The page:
The Lessons of Munich and Vietnam

JEANE KIRKPATRICK

September 06, 1993|By JEANE KIRKPATRICK

WASHINGTON — Washington. -- Is it impossible for people to learn from the experience of others, for one generation to learn from those who came before? Have the leaders of the Western world already forgotten the famous lessons of the century -- Munich and Vietnam?

There are no perfect historical analogies. No time, place or circumstance is quite like any other. But personality types and patterns of behavior recur, and this makes the lessons of one period relevant and useful to the problems of the next: as the experience of Munich relates to Bosnia, for example.

The deal cut by Britain and France at Munich on September 28, 1938, and forced by them on a reluctant Czechoslovakia, is not exactly like the deal worked out by Lord Owen and Thorvald Stoltenberg and urged on unwilling Bosnians. Serbia is not Germany, and Slobodan Milosevic lacks some of the political skills of Adolf Hitler.

Still, there is much in common between these events. At Munich, Western powers formally accepted the dismemberment of a Central European state and offered international guarantees even as they urged on Czechoslovakia surrender of territory and defensibility. The deal was done by honorable, well-intentioned men who longed to preserve a semblance of peace in Central Europe and believed territorial concessions would appease the appetites of the expansionist, nationalist Nazi government and a leader notable for extremism, chauvinism, religious intolerance and violence.

The French news magazine Le Point recently noted the similarity between Nazi and Serbian governments and leaders and wrote that Mr. Milosevic has, by his record of rapes, murders, torture and mass deportations, ''earned a place for himself among the great villains of the century -- Hitler, Mussolini, Stalin.'' He is also, it notes, the big winner in Yugoslavia's civil war, much (I note) as Adolf Hitler was a big winner in his early aggressions.

Once again there are Western diplomats ready to recognize borders changed by force and to coerce victims of aggression into accepting their country's dismemberment. And once again the Western negotiators offer guarantees, as in 1938 Britain and France offered guarantees to a truncated Czech state, that the new borders will be respected more than the old.

Now: Will the appeasement of Mr. Milosevic prove not only dishonorable, but as unsuccessful as Munich in pacifying a Central European nationalist the world finds difficult to take seriously? Will Western guarantees of indefensible Bosnian borders prove no more reliable than Western guarantees of defense of a truncated Czechoslovakia? Yes.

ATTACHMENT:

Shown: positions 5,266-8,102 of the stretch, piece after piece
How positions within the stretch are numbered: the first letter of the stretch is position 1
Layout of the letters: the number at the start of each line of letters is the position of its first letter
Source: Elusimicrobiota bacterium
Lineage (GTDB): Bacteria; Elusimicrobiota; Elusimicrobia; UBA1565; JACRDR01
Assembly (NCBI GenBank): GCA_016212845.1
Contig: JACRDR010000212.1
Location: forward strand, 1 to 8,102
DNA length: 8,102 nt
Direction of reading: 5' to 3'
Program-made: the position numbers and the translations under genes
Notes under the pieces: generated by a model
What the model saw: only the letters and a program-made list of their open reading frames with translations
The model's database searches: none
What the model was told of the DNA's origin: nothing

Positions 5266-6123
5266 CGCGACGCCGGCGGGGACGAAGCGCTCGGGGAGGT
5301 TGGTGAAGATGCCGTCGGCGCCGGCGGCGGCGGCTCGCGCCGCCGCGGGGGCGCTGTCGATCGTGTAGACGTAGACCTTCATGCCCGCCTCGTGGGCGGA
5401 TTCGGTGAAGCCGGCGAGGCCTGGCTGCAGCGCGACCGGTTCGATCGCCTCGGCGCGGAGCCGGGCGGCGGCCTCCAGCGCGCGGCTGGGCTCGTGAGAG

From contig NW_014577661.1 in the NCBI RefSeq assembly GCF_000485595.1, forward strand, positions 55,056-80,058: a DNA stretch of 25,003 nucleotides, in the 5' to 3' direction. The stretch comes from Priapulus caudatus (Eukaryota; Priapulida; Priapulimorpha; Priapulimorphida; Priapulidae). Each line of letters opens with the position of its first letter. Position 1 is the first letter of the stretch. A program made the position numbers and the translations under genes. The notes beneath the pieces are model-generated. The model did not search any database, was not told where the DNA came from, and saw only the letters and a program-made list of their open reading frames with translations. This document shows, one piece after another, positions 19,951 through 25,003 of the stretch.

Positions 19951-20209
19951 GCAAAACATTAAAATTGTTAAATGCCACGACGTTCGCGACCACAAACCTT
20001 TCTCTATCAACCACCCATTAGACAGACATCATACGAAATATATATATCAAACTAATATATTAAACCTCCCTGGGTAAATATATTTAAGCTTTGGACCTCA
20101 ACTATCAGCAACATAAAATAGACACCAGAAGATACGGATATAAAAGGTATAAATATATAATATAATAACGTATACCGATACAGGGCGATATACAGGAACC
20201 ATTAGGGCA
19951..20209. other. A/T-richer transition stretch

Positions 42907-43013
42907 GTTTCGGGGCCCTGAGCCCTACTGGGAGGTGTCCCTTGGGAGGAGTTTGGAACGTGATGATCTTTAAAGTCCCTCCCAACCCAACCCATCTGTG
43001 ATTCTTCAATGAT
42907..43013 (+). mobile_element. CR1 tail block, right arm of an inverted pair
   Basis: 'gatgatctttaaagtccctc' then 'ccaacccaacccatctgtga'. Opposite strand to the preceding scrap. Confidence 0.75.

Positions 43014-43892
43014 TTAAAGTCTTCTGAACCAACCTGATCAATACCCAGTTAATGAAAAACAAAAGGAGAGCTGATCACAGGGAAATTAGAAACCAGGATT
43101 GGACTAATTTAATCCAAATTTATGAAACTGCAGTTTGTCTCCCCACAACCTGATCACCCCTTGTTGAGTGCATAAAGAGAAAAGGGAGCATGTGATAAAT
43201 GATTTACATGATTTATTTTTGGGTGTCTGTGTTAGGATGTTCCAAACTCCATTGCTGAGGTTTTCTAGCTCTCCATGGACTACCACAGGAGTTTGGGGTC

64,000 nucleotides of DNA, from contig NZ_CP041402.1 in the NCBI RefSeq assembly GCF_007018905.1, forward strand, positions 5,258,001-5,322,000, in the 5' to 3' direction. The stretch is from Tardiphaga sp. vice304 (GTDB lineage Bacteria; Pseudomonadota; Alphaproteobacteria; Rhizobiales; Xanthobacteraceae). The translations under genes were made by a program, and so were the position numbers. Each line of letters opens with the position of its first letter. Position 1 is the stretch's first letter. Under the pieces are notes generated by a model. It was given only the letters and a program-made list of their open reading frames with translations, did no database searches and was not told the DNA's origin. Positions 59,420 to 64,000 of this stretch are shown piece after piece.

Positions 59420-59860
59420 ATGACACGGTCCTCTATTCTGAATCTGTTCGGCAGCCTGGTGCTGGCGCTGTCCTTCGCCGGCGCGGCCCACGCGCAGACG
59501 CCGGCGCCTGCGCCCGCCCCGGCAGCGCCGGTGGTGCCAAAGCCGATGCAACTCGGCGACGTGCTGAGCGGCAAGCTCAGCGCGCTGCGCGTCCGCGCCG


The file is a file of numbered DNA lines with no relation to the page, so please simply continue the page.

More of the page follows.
Will the experience of appeasement demoralize France, Britain, the European Community and NATO as surrender to Hitler's demands demoralized Western governments in 1938 and 1939? Will it undermine their credibility and encourage further aggression, as happened in 1939? Yes.

Respect for the lessons of Munich and understanding of the folly of appeasement guided American leaders from Harry Truman through George Bush. Does Bill Clinton, a man of a different generation, understand the lessons of Munich at a time when his European colleagues have forgotten them? What would Mr. Clinton do if he desired to act on the basis of those lessons? Certain things are clear.

We would not speak or act as if neutral between aggressors and victims of aggression. We would not acquiesce in the acquisition of territory by force, or reward ethnic cleansing, or enforce boundaries established by ethnic cleansing and force.

We would use U.S. or NATO air power -- whichever seemed more feasible -- and, acting under Article 51 of the U.N. Charter, break the sieges and end the devastation imposed on Muslims by Serbian forces. We would block the flow of weapons, ammunition, fuel and food from Serbia into Bosnia.

We would not send thousands of U.S. ground troops to enforce an unjust settlement. Such open-ended deployment of forces in an enterprise with ambiguous goals, and which is opposed by the indigenous population, is extremely imprudent.

That brings me to the second great learning experience for the United States in this century -- Vietnam. Does the U.S. president understand the lessons of that experience? Mr. Clinton's commitment of U.S. troops to Somalia and his promise of 20,000 ground forces in Bosnia raise serious questions about whether he has studied the lessons of his generation's war.

The Vietnam War, too, was -- like our new commitment in Somalia -- born of honorable motives and dedicated to serving principles of non-aggression. But before it was over, Americans RTC involved in the effort had learned it was a terrible mistake to try to remake -- not to help, but to remake -- a culturally and geographically remote country, to rid it of a leader not to our liking and to install a different one.

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